When it comes to teaching effective listening skills, it’s not so much about the ears as it is about being observant. “Listen” is a single word with such big implications. A good listener receives information, processes it, gives feedback for clarity, and decides how they will act on it—and all this happens in a flash.
Words are simply inadequate for true communication. At best, they are symbols for elusive deeper meanings and ideas. Once an idea is put into words, it becomes less adequate than the ideal thought. Once we know this, then we can search for deeper means of understanding and empathy. Since we’re not capable of the Vulcan mind meld (that we know of), words are what we have.
So how does one go about teaching effective listening skills? In a word, we model them.
Here are some barriers to watch out for which hinder the development and honing of effective listening skills, from skillsyouneed.com. They fall under 2 categories: distractions and biases.
- Many noises or conversations grabbing your attention at one time, or any other close-by dominant noise such as television or music.
- Physical appearances can certainly be distracting if they evoke extreme emotions of pleasure or displeasure.
- Disinterest causes boredom.
- Personal habits such as fiddling with your hair, fingers, or a pen. It also includes daydreaming.
- Unmet needs such as illness, tiredness, hunger, thirst, or needing to use the toilet.
- Personal issues keep us preoccupied.
- Facts take precedence over empathy.
- Feeling sorry for someone, rather than empathizing.
- Personal prejudices such as race, gender, age, religion, accent, or any aspect of personal appearance; and/or past experiences, preconceived ideas or biases which make you perceive the other as unintelligent or uncredible.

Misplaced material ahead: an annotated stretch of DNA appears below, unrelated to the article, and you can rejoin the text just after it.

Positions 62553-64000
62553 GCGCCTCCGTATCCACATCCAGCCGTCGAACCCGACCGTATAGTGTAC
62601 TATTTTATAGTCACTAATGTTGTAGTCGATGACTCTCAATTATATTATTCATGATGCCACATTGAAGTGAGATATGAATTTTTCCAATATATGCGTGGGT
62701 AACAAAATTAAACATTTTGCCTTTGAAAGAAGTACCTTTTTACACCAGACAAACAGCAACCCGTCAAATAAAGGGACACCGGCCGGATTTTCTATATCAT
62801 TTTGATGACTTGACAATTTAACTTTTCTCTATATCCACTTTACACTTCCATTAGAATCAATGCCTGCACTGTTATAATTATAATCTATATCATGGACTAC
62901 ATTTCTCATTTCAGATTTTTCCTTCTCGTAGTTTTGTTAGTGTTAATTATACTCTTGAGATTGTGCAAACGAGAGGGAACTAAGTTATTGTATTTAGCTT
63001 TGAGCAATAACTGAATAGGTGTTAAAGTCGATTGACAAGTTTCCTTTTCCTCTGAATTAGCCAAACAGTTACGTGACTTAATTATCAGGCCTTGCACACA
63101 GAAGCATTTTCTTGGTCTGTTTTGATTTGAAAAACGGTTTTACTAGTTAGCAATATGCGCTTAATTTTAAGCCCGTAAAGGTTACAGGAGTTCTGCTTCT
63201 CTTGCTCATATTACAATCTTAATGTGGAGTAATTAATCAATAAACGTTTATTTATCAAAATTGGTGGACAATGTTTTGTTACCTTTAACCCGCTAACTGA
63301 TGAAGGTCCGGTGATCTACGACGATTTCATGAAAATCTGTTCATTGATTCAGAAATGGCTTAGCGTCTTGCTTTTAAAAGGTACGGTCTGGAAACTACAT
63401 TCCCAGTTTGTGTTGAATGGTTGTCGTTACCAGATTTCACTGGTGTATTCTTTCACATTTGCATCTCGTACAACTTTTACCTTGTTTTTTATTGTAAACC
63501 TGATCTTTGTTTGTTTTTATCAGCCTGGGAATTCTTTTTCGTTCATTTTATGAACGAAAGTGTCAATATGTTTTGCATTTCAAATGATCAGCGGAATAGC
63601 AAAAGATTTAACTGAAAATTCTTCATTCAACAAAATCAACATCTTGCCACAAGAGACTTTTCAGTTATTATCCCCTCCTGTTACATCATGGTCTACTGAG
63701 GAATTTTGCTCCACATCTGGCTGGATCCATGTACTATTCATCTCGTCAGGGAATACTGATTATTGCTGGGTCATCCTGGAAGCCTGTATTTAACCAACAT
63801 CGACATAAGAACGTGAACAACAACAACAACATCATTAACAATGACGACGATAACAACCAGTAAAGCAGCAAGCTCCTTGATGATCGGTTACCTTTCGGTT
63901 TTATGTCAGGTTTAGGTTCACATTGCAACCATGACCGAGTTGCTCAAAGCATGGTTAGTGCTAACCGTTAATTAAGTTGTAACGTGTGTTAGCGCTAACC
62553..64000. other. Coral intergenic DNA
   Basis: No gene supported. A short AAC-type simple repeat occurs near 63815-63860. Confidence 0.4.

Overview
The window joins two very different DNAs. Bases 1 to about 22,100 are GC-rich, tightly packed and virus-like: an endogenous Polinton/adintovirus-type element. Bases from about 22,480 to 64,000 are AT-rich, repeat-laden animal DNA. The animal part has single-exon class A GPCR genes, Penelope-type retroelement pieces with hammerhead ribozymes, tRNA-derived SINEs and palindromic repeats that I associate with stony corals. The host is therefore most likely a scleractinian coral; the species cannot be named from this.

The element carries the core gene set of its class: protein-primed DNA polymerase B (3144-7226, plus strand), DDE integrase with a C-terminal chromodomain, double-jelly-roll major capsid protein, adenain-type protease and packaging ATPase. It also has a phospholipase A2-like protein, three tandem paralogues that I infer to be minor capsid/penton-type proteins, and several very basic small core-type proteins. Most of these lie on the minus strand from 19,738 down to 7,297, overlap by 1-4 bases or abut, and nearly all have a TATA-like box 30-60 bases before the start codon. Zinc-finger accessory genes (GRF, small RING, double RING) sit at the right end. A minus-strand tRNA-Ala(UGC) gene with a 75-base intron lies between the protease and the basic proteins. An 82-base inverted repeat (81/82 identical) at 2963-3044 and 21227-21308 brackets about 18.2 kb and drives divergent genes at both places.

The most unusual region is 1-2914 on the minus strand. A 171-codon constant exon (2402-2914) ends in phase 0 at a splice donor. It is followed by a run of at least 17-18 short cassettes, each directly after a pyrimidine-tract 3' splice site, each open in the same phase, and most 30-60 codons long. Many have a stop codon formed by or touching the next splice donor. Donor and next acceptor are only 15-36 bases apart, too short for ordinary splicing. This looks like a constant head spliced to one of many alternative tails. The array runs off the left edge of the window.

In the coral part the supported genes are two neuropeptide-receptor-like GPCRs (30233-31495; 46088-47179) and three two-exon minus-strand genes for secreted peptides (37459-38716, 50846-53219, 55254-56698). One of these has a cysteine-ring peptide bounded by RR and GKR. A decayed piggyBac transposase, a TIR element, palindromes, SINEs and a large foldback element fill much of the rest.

- Having a closed mind and being unable to get past your own beliefs to see the other’s viewpoint.
Break Down the Barriers
Now it’s time to look at 10 ways of teaching effective listening skills with all your students. As you employ them in your practices, be sure to take your kids along for the ride by listening, observing, and telling them what you’re doing where appropriate and comfortable.
1. Stop talking: If you’re talking, you’re not listening. Quiet yourself, your responses, and your interjections. Be open and available to what is being sought by the other person through your listening.
2. Get into your listening mode: Quiet the environment. Mentally open your mind to hearing by getting comfortable and engaging in eye contact.
3. Make the speaker feel comfortable: Examples of this might be nodding or using gestures. Seating is also important. Decide if the speaker will feel more comfortable if you stay behind your desk, or if you took a chair beside them. For smaller children, get at their eye level instead of towering over them.
4. Remove distractions: This is something you might not think of at first. It means things like clearing the room, quieting screens, and silencing your phone, If the speaker requests privacy, honor that by closing the door or asking others to give you a few minutes in private.
5. Empathize: At the very least, try “learning instead to embrace and wonder at their “otherness.”
6. Be comfortable with silence: Some people really need time to formulate a thoughtful response. Rushing them through, or suggesting what they want to say, robs them of the opportunity to communicate honestly.
7. Put aside personal prejudice: This is also quite difficult, as our experiences form who we are. Putting all those experiences aside is a skill which requires help and practice.
8. Heed the tone: Sometimes the tone can hide the meaning of the words, and sometimes the tone enhances the meaning of the words. Know which is which.
9. Listen for underlying meanings, not words: Listen first for comprehension, and then a second time for ideas.
10. Pay attention to non-verbal communication: People communicate through body language and facial expressions. This is why eye contact is necessary.
Leading (and Listening) by Example
Teaching effective listening skills is, first and foremost, a process of learning how to listen yourself and then modelling that behaviour. Perhaps one of the most oft-quoted steps in Stephen R. Covey’s seminal work 7 Habits of Highly Effective People is seek first to understand. St. Francis knew this, and Solution Fluency begins with this.
By listening well to your students, modelling it for them, and making them aware of what you are doing, you make kids feel safe. Then they can practice listening with each other.